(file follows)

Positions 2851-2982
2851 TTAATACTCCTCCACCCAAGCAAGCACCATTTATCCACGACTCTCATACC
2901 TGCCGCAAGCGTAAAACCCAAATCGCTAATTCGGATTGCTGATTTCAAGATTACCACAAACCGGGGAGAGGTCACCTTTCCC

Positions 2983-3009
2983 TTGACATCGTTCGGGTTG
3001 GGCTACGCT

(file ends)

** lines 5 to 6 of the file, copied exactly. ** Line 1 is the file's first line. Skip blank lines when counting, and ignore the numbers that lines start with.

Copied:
2983 TTGACATCGTTCGGGTTG
3001 GGCTACGCT